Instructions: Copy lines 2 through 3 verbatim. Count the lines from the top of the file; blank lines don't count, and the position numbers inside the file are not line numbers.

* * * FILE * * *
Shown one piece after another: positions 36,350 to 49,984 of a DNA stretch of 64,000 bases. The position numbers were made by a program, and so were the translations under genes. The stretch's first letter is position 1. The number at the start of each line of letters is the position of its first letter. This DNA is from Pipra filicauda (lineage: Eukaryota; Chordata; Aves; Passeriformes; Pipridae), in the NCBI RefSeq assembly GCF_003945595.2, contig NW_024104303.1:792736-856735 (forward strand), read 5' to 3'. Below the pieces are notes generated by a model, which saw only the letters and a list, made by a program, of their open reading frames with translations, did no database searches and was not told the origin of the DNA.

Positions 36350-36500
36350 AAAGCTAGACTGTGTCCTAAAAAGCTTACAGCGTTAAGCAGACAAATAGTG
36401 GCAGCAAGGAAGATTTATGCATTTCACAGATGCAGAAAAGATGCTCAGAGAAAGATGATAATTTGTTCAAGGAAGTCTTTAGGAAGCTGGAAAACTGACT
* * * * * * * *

Positions 36350-36500
36350 AAAGCTAGACTGTGTCCTAAAAAGCTTACAGCGTTAAGCAGACAAATAGTG